In addition, there is an equally formidable and strong opposition movement led by the joint opposition (JO) of former president representing predominantly a vast majority of the Sinhalese population. They are in the opposition in parliament as well as participating in many extra-parliamentary protest campaigns. 
Nevertheless, some of the UPFA members, whose party has not received a mandate at the last general election to form a national government, have joined with the UNP members to form the present unity government. Since then, the two parties are at loggerhead in the government policy implementation and it was going from bad to worse. 
There seems to be no consensus reached on the constitution-making process among the UNP, Sri Lanka Freedom Party (SLFP) and TNA MPs, leave alone the JO members. As political scenarios are fast changing, it is unlikely that there will be a consensus on power sharing between the centre and periphery. Further, there has not been any genuine power sharing at the centre, thus reflecting the ‘true aspirations’ of the majority of the people. 

Economic situation as reflected in Central Bank annual report
Much has been written in the print media on the economic situation of the country. There is a serious ‘balance of payments’ issue which, in my view, has not been properly addressed. Basically, the countries’ external account is in deficit (US $ 1.9 billion before debt servicing) and the foreign exchange revenue from export of goods and services is not sufficient to meet the import bill and the ‘debt servicing’ (The imports were US $ 19.4 billion and debt servicing was US $ 4.3 billion).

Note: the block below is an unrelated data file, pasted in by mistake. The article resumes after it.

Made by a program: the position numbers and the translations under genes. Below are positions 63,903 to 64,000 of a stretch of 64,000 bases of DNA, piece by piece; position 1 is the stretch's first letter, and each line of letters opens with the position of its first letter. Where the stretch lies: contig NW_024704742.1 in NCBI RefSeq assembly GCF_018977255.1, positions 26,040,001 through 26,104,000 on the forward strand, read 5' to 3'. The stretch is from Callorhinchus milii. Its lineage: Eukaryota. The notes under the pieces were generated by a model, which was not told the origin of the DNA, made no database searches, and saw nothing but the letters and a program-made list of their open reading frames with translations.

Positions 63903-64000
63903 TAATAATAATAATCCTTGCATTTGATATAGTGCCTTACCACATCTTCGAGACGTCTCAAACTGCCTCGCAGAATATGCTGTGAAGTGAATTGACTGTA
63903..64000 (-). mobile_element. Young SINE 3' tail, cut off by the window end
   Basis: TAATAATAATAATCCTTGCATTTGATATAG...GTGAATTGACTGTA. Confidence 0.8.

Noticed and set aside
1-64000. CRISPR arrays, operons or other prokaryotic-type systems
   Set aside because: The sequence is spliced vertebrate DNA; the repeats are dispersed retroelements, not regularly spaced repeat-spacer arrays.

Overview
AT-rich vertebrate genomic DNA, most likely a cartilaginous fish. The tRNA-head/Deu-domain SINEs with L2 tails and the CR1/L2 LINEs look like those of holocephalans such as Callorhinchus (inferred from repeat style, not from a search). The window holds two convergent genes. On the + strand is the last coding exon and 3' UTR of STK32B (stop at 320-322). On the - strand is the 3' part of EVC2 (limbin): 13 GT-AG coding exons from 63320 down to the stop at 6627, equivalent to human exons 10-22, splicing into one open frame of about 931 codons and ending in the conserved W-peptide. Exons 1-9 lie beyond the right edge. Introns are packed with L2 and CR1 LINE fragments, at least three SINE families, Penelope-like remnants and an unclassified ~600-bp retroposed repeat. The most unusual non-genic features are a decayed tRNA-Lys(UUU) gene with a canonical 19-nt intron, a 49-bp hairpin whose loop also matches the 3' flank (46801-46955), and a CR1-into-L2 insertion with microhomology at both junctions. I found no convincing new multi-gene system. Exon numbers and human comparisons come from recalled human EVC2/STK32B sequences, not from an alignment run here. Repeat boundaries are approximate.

Since liberalizing the economy in 1978, the successive governments have been adopting an export-led growth strategy without much success. However, the real issue lies with the fact that there is a persistent gap between the savings and investment, which has to be bridged through foreign direct investments (FDIs) without resorting to obtaining loans only. 
It is regret to note that the FDIs were only US $ 900 million for the year 2016. The government is therefore, compelled to borrow external debt on non- concessionary, commercial terms. The bottom line is the current government continues to borrow foreign funds at relatively higher interest rates in order to retire previously obtained low-cost borrowings. The government debt as a percent of GDP has increased to 79.6 percent by end-2016, which includes 34 percent of foreign loans.